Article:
In Wilde’s definition, “the love that dare not speak its name” was:
such a great affection of an elder for a younger man…
such as Plato made the very basis of his philosophy…
It is that deep, spiritual affection that is as pure as it is perfect…
There is nothing unnatural about it.
It is intellectual, and it repeatedly exists between an elder and a younger man, when the elder man has intellect, and the younger man has all the joy, hope and glamour of life before him.
Some authors have suggested that this quotation referred to pederasty rather than to male homosexuality in general.
On 25 May 1895 Wilde and Alfred Taylor were convicted of gross indecency and sentenced to two years’ hard labour.
The judge described the sentence, the maximum allowed, as “totally inadequate for a case such as this,” and that the case was “the worst case I have ever tried”.
Section 11 of the Criminal Law Amendment Act 1885, commonly known as the Labouchere Amendment, made “gross indecency” a crime in the United Kingdom.
In practice, the law was used broadly to prosecute male homosexuals where actual sodomy (meaning, in this context, anal intercourse) could not be proven.
The penalty of life imprisonment for sodomy (until 1861 it had been death) was also so harsh that successful prosecutions were rare.
Caesar: Queen of Bithynia
Moving further back in time the historical records suggest male homosexuality was on the list of unsavoury subjects for a very long time.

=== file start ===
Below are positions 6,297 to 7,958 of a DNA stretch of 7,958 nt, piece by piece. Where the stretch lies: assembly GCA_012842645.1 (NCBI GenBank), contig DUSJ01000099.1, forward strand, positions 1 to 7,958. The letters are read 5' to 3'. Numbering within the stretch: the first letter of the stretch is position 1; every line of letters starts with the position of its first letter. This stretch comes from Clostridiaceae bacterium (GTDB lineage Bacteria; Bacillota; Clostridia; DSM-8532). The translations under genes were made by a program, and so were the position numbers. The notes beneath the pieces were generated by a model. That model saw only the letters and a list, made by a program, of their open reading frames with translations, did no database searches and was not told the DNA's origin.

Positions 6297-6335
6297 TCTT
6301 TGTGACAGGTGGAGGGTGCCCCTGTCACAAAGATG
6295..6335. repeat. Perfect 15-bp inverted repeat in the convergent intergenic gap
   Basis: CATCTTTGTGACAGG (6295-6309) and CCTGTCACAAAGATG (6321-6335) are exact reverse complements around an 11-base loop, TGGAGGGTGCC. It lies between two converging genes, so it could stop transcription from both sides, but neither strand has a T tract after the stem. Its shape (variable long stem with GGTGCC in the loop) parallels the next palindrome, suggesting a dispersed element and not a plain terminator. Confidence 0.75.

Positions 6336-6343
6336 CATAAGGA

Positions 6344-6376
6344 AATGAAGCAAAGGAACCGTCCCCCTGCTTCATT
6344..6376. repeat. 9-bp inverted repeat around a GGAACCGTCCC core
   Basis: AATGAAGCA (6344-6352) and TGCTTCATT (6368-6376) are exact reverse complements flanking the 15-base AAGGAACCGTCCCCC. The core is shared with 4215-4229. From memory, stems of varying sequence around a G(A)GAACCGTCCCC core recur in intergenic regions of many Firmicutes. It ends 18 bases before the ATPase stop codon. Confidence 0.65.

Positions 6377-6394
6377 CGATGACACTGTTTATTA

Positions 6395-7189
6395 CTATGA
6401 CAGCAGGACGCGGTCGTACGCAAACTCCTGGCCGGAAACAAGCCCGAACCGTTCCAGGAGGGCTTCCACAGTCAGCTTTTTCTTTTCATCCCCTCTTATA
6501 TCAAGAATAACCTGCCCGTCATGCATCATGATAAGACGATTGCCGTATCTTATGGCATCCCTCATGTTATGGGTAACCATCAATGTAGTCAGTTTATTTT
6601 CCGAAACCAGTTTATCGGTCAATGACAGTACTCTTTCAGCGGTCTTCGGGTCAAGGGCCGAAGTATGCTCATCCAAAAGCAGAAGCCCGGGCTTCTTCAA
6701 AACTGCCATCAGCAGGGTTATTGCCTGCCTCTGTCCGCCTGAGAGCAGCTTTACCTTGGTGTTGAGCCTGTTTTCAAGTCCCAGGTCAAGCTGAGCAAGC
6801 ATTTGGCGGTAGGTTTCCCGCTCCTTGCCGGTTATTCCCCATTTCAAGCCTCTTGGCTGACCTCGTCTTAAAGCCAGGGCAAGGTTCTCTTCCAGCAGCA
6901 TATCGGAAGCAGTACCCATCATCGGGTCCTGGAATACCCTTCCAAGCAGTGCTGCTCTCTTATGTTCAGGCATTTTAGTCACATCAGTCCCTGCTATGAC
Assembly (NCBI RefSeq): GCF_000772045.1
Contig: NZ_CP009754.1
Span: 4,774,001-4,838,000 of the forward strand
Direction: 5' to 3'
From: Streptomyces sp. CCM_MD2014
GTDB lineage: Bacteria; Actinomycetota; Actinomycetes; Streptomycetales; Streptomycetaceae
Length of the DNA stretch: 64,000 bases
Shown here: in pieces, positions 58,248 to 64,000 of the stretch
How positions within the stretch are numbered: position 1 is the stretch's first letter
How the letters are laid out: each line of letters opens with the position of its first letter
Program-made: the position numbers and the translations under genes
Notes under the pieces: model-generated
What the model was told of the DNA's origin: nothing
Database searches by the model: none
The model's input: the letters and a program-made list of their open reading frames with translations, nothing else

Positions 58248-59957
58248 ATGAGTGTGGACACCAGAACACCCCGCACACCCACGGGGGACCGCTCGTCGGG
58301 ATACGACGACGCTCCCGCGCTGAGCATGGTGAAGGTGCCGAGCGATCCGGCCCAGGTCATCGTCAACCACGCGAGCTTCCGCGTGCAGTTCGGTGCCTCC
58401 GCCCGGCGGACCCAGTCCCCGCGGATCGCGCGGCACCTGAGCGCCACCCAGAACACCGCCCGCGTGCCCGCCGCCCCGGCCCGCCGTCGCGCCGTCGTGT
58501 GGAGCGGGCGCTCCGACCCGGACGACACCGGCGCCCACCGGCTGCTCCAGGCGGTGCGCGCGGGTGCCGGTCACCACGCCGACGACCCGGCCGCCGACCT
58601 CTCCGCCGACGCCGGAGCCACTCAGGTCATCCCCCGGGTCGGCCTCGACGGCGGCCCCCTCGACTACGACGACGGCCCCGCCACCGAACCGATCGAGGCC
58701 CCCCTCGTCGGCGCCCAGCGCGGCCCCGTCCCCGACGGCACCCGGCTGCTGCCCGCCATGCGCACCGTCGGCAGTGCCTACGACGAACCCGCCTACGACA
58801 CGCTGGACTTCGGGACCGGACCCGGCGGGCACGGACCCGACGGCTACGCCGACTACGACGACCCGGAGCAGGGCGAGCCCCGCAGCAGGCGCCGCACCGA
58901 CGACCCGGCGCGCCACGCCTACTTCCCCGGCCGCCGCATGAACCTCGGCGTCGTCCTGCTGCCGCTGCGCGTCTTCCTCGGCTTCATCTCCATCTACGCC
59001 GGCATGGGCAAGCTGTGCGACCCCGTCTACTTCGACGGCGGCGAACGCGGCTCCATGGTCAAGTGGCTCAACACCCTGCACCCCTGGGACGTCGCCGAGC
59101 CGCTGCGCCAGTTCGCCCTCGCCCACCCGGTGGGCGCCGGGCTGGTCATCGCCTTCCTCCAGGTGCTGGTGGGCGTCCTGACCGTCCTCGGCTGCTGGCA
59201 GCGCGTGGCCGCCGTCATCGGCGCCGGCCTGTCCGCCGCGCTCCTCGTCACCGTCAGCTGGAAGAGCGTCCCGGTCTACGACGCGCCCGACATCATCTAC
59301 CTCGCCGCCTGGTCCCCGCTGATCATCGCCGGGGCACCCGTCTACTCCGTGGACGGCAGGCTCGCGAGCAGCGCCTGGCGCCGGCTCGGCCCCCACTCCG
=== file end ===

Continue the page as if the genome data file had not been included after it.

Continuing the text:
In Medieval Europe, attitudes toward homosexuality varied by era and region.
Generally, by at least the twelfth century, homosexuality was considered sodomy and was punishable by death.
Constans (Latin: Flavius Julius Constans Augustus; c. 323-350) or Constans I was Roman Emperor from 337 to 350.
He defeated his brother Constantine II in 340, but anger in the army over his personal life (homosexuality) and favouritism towards his barbarian bodyguards led the general Magnentius to rebel, resulting in the assassination of Constans in 350.
In gay slang, queen is a term used to refer to a flamboyant or effeminate gay man. The term can either be pejorative or celebrated as a type of self-identification.
76 “The people who don’t come with us offended
77 By that same sin for which Caesar in triumph
78 Once heard a voice call out against him, ‘Queen!’
79 “And that is why they run off shouting ‘Sodom!’
80 Railing against themselves, as you have heard,
81 And so support the burning with their shame.
78 Caesar was rumored to have had a relationship with Nicomedes, king of Bithynia, and was called “Queen” by his own soldiers.
Purgatorio — Canto XXVI – The Rein of Lust, Guido Guinizelli
The Divine Comedy – Dante Alighieri [c. 1265 – 1321]
Translated by James Finn Cotte
In 80 BC, young Gaius Julius Caesar was an ambassador to Nicomedes IV’s court.